you bless us with memory—
that sacred ingathering of the past
into the present that allows us to
recognize faces, learn poems by
heart, find our way back when we
are lost, and bring forth old and
new from its nearly inexhaustible
store. . . .

—From 99 Blessings by
Brother David Steindl-Rast

Faye had advanced pancreatic cancer when I visited her in my role as a hospice chaplain. Our staff doctor said that her life expectancy was months, or maybe weeks. A sensitive, sophisticated woman in her early 70s, Faye was a very successful architect who had once caused a much-publicized local scandal when she and a significantly younger social worker—married to someone else and the mother of two small children—ran off and disappeared for a month together. When they returned, Faye went back to her job and the social worker went back to her family. The community never learned where they’d been.

When our paths crossed, Faye was dealing with frequent bouts of nausea and abdominal pain. Our visits took place when she was still well enough to sit in her armchair and share her stories. She’d begun to write a memoir and was taking a poetry class. She was interested in discussing spiritual paths. We didn’t speak of her death; we spoke of her life, of memories, secrets (including the tryst), and the knowledge she was eager to accumulate.

Then one afternoon she asked me about the other patients I’d seen that day. Carefully concealing his personal details, I told her about a young man I’d visited that morning whose cirrhosis was killing him. I used this opportunity to speak openly with Faye about dying for the first time. “It’s droll. Everyone assumes that it’s easier to let go when you’ve lived a full life, like I have, than when the promises of years to come are cut short,” she sighed. “I disagree. That young man hasn’t had time to gather so many memories, delights, or regrets. But I have. So many memories. What am I to do with the memories?”

Related: Who Are We Without Our Memories?

I cautiously brought up the idea of beginning to triage, and to let go of nonessential things such as certain keepsakes and memories, but Faye directed our conversation back to life review. And although her question had intrigued me, I willingly accompanied her wherever she wanted us to go.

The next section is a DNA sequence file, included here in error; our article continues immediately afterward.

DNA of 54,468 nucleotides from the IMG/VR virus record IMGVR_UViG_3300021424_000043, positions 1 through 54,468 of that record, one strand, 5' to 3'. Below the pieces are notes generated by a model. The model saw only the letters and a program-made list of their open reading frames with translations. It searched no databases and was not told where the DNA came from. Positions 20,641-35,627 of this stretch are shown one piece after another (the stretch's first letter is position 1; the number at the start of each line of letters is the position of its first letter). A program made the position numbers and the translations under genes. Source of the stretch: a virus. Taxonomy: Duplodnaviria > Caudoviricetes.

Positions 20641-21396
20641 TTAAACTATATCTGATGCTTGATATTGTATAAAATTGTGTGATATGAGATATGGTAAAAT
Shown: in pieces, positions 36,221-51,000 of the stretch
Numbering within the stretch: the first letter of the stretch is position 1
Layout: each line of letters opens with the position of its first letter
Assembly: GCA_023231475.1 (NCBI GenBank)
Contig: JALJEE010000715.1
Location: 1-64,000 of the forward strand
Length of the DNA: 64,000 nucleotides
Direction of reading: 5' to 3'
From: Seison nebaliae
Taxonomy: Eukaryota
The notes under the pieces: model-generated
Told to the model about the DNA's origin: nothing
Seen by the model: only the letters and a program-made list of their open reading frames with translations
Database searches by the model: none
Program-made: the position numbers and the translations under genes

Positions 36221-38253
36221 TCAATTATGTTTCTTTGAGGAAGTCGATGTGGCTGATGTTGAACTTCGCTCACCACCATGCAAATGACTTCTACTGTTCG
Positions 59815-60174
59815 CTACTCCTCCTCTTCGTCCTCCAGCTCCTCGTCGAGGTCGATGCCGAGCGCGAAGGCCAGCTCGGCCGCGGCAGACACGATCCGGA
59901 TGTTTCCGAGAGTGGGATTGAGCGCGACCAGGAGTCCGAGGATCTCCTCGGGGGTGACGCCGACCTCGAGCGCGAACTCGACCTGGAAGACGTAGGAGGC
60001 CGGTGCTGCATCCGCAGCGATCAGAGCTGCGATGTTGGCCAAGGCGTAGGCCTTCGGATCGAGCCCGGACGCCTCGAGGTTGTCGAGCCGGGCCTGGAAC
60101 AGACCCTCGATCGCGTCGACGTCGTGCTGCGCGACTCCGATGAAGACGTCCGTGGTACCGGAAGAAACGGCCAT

When people age with memories more or less intact, remembering can be a dreadful burden, laden with fears and regrets, or a precious refuge to come home to. I’m ever so grateful for happy memories that I can revisit on demand. Memories like staying with my beloved grandmother in Florida, playing Scrabble together, and finding words like SEQUOIA. Memories of Gendun Rinpoche and the weight of his hands on my head as he prayed blessings into my heart-mind. Of nieces and nephews and the wonder of meeting them for the first time. Of an extraordinary unplanned pilgrimage in north India. Of riding a docile draft horse through a beech forest in a warm drizzle, no other humans around. Of loving and sometimes hilarious vignettes with family, friends, teachers, animals. So many memories.

What will happen to these memories when I die? Will they be a burden or a refuge? According to the later schools of Buddhist philosophy, everything we perceive leaves an emotional and possibly experiential trace in our mind’s ground consciousness, or alayavijnana. The accumulation of traces is likened to a field holding an incalculable number of seeds that sprout and make their way into instinct and consciousness when the proper karmic conditions are gathered. The mechanisms are complex. Different schools have different takes on precisely how the process takes place, but it’s easy to imagine that there are myriad memories stored in the mind—from this lifetime alone—like so many bubbles in a bottle of Perrier, just waiting for their moment to surface.

Think about what triggers unbidden memories—a whiff of aftershave, a tickle, a street corner, a long-forgotten song, the taste of a madeleine (as I write this, a bubble floats up and I suddenly remember the eggs I’ve put on to cook: they are now super hard-boiled)—and how difficult it is to corral them. Which of these memories will the approach of death bring to the surface of consciousness? The warm, comforting ones, or their dark kin manifesting in distressing shapes of longings for dreams unfulfilled, losses, anger, guilt, jealousy, pain, regrets, and fear?

Related: A Good Death

When teaching about death, Shamar Rinpoche sometimes told the story of a Tibetan man who came to the lamas, breathless and distraught, seeking help for his dying father. The old man, a butcher by trade, had been agonizing for days, crying out for help because he imagined he was being attacked and trampled by the yaks he had slaughtered.

What seeds have all of my memories sown? What can I do today to prepare the ground so that my dying thoughts are not of the harm I’ve done intentionally (will I be assailed by the ghosts of murdered woodworms, fleas, and ticks?) but of my teachers and my practice?

In meditation, we train in letting go of thoughts of the past and future as they arise, and in tuning in to full, immediate presence instead. In tandem with letting go and being present with what is, we can also train in nurturing positive seeds by making habits of such practices as purification, merit, and aspiration. Cultivating these seeds of goodness is called the “power of sowing white seeds.”

Hopefully, these white seeds—and not the dreaded weed seeds—will be the first to sprout, unfurl, and develop when our time comes. So many memories. May they help us “find our way back when we are lost.” May they become so many blessings that unfailingly guide us along our paths.

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